By Tim Smith, The Baltimore Sun
4:20 PM EDT, May 28, 2014
Many a play deals with language and communication. There is always theatrical ore to be mined in the way people express themselves — or fail to — and how that can complicate so many things in life.
British playwright Nina Raine gives the subject an unusual spin in "Tribes," a 2010 work about a young deaf man named Billy, born into a hearing family full of people who communicate all too crassly or ineptly with one another.
This funny and touching play, which Everyman Theatre is staging for its season-closing production, features an actor deeply familiar with its central issues. He's John McGinty, deaf for all of his 28 years.
Within the past eight months, he performed the role of Billy at the Guthrie Theater in Minneapolis and the Steppenwolf Theatre Company in Chicago. Everyman makes it three.
"It helps that I know my lines," McGinty says through a sign language interpreter, smiling broadly and adding the universal back-of-hand-across-forehead symbol for "Whew!"
The character of Billy can only lip-read, because his parents felt that learning sign language would make him defined by his deafness. When Billy meets a going-deaf woman who teaches him to sign, everything begins to change.
"Billy is kind of naive," McGinty says, "but he is willing to try new things. [The 1980 play and 1986 movie] 'Children of a Lesser God' had a similar premise — a deaf person who wants to learn to speak. This play is about a deaf person who wants to sign."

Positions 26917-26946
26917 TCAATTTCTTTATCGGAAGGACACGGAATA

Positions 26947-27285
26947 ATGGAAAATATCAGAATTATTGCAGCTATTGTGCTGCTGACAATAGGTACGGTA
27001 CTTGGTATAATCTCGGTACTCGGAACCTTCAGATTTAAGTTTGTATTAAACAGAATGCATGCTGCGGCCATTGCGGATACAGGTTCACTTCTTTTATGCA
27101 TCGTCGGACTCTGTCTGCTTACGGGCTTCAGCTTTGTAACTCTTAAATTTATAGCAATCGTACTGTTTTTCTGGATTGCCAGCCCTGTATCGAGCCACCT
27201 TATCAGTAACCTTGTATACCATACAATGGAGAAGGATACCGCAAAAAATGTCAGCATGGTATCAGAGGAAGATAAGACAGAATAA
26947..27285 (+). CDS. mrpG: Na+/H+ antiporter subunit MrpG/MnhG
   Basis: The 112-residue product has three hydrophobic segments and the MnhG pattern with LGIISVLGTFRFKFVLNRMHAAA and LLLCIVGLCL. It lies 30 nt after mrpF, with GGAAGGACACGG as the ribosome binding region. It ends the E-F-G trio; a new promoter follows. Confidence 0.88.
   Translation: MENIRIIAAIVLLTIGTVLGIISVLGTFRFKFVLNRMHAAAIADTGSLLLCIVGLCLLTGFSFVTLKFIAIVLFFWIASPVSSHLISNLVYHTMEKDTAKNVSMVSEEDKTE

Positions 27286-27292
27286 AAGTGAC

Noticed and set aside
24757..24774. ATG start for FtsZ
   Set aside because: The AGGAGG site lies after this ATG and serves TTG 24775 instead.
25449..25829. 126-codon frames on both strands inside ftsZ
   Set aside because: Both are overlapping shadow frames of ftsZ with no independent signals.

The Cleveland-born, New York-based McGinty is quick to note that he doesn't have everything in common with the character.
"The first thing I have to say is that Billy is from a dysfunctional family, and I am not," the actor says. "And all of my family learned sign language. But I can identify with the sense of isolation Billy feels, of not immersing himself in deaf culture. I had to make a similar journey in terms of communication."
It started when McGinty was in fourth grade at a private school.
"I realized there was no interpreter, no supports for me," he says. "That was really the first moment it hit home for me what it is like to be alone. So I took matters in my own hands and left that school and went to one that allowed me to interact."
To help provide such interaction between stage and audience at Everyman, all performances of "Tribes" — and the company's future shows — will offer free, hand-held closed-caption devices. Several "Tribes" performances will also feature sign language interpreters.
As for onstage communication, that has gone smoothly since the start of rehearsals for "Tribes," directed by company artistic director Vincent Lancisi.
"I am most proud of Everyman Theatre for the way they took the steps that must be taken for a deaf actor," McGinty says. "They encourage an inclusive environment."
But performing with hearing colleagues can have its technical challenges.
"I can mention one specific scene as an example," McGinty says, "where there are two people arguing. I have a line that comes during their fight, but they are behind me. How do I know when I come in? We ended up using a visual cue. Hopefully, the audience won't catch it."
McGinty has been dealing with such circumstances since he began his acting career in college.
"It was a very small role," he says, "but something in that moment gave me the confidence and self-esteem I needed. The stage felt like a second home for me."
On his wish list for the future, McGinty mentions performing the classics, especially Shakespeare's "A Midsummer Night's Dream" — "The role of Puck, of course," he says.
How about writing a play to star in?
"I've tried so many times," McGinty says. "I always fail. I get a couple of pages in and realize this is awful. But maybe someday, down the line."
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